Four Babies Hospitalized in South Carolina Due to Formula Shortage


  • At least four babies have been hospitalized in South Carolina due to a national formula shortage.
  • The babies are receiving nutritional treatment at the Medical University of South Carolina.
  • Parents around the country are struggling to feed their children as the shortage continues.

Four babies in South Carolina have been hospitalized because of the nationwide formula shortage, according to local news outlet The State.

At least four babies were checked into the Medical University of South Carolina for nutritional deficiencies connected to the shortage, according to hospital spokesperson Heather M. Woolwine. Woolwine told The State that “pediatric dietitians are working with the individual child’s care team to find a formula or nutrition that works for him or her based on allergy and caloric needs.” 

The hospital is one of several around the country responding to an increase in hospitalizations of babies seeking nutritional treatment due to the infant formula shortage.

Earlier this year, Abbott Laboratories closed its formula plant following complaints that infants had contracted infections after consuming bacteria found in Similac, Alimentum, and EleCare products. The Michigan-based company recalled the brands, plunging the country further into an infant formula shortage.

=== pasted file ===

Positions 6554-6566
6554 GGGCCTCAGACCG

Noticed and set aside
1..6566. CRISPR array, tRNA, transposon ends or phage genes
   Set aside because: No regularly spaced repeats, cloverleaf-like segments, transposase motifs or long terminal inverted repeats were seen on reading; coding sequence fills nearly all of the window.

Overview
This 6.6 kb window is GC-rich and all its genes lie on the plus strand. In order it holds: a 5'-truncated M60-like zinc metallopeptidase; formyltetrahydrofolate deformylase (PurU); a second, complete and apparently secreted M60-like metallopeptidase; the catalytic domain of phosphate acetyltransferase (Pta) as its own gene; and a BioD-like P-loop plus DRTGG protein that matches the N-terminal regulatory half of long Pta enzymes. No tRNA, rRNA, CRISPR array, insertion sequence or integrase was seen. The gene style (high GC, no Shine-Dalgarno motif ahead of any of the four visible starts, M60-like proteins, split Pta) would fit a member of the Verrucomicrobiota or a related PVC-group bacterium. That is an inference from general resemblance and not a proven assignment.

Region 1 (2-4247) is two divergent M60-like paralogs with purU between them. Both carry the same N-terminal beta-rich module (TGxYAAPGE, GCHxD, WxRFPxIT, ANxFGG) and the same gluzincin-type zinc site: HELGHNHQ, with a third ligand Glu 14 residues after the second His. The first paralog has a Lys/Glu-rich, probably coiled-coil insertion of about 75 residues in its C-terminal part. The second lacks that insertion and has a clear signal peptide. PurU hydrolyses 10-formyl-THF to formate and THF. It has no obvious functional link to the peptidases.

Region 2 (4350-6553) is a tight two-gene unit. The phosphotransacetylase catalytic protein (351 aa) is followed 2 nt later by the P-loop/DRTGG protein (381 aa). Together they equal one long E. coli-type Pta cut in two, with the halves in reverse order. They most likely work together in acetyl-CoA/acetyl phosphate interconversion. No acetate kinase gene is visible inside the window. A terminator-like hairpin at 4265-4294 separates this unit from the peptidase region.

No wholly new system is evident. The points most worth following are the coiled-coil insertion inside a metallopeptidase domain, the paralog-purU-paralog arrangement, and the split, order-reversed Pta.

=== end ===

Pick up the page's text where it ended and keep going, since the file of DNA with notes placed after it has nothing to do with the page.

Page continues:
As parents struggle to secure formula for their infant children, some are attempting to substitute with homemade formula or other alternatives. Doctors, however, are warning against using substitutes because baby formula has to be made with certain specifications to ensure infants can digest it properly.

Last week, President Joe Biden invoked the Defense Production Act, forcing suppliers to prioritize and manufacture baby formula.

“Directing firms to prioritize and allocate the production of key infant formula inputs will help increase production and speed up in supply chains,” a statement from the White House said.

Part of the effort involves using military resources to fly in ingredients or supplies from overseas. Commercial aircrafts contracted by the Defense Department, for example, will bring in Nestlé S.A. formula from Switzerland



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